I once knew a married couple that despised Disneyland. They wouldn’t let their daughters watch any Disney film and refused to introduce them to the Disney characters. No princesses and princes. No heroes or villains. From where they stood, Disney was just a machine. A merchandising powerhouse that tosses the public entertainment designed with only one purpose in mind – to affix a price tag on it.
You pay to enter the park and on your way out why not pay for a shirt or a coffee mug, something to hold your memories in?
They didn’t want their two girls tricked into thinking they could be princesses and then have themselves suckered into spending hard earned money on costumes or other detritus that clutters the Disney Store. This is what they saw, what they believed in. Money’s relationship to life’s experiences.
I won’t defend Disney and say they aren’t out to get our money, (they are a business after all) but I also won’t say that they don’t offer experiences that have value and aren’t worth the money.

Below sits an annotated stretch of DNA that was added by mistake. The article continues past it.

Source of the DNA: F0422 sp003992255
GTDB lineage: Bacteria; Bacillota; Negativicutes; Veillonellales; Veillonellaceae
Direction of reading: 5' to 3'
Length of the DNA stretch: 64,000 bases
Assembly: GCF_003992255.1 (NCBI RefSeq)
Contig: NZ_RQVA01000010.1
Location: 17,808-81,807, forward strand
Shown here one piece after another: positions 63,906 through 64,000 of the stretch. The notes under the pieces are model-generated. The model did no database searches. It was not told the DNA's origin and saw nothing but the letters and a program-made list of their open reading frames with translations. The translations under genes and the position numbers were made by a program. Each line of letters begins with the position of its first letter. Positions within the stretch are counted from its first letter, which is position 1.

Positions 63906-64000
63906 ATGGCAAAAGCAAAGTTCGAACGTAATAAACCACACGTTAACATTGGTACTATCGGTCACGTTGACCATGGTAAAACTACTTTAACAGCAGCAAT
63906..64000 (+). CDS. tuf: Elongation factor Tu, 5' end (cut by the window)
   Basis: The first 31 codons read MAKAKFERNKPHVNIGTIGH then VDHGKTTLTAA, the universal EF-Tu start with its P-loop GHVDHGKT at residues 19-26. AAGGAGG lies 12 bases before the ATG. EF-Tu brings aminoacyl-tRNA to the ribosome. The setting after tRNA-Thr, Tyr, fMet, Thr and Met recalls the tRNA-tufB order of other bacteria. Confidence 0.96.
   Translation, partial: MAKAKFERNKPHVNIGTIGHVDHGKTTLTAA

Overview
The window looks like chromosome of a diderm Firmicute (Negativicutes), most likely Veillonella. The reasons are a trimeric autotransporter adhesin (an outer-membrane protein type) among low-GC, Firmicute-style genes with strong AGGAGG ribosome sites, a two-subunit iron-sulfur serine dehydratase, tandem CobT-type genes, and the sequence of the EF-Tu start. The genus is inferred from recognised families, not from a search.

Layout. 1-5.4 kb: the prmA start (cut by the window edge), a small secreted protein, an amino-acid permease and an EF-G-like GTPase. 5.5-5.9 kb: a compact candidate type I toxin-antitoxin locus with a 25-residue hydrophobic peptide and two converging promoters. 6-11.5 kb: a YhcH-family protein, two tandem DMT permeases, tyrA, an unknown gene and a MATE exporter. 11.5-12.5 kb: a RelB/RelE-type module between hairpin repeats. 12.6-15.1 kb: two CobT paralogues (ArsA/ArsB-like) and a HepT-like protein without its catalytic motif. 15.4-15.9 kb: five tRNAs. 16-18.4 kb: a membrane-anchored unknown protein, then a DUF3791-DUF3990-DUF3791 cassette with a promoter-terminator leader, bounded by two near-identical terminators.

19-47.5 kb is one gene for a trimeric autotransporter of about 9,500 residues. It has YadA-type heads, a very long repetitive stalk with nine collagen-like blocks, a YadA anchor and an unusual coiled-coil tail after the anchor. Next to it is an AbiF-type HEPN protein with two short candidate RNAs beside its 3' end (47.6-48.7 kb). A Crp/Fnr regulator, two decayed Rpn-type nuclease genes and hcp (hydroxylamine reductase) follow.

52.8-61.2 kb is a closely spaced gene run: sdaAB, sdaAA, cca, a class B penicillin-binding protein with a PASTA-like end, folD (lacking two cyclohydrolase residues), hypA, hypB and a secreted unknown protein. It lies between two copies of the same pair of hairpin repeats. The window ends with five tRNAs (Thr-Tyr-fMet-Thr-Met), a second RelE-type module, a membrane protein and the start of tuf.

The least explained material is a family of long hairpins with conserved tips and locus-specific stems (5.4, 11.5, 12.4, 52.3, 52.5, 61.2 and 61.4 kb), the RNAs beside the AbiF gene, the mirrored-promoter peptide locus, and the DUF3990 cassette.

I respect my friend’s opinion. In my younger days I might have felt that distrust and disdain as well. I could feel what they’re feeling if I let the cynicism seep in, but I don’t do that. Not anymore. Now, I adore Disneyland. Its faults and flaws are minor compared to its magic, and I do believe in Disney Magic.
I cannot explain the charge of glee, joy, and awe I feel when I walk through the gates of Disneyland. It is a charge indeed, all energy, a tingling that erupts in a broad grin. This last weekend the wife and I went with our parents for my birthday. I was up earlier than I’d ever been (I am not, nor have I ever been and early riser) and I didn’t lose steam at any point during the trip. I chugged through Adventureland, New Orleans Square, Frontierland, Critter Country, Fantasyland, Toon Town, and Tomorrowland. We did all the rides, some two or three times, like we had in the past and will do again in the future. It wide-eyed ecstasy, a full heart of joy at every sight and sound of the Disney experience.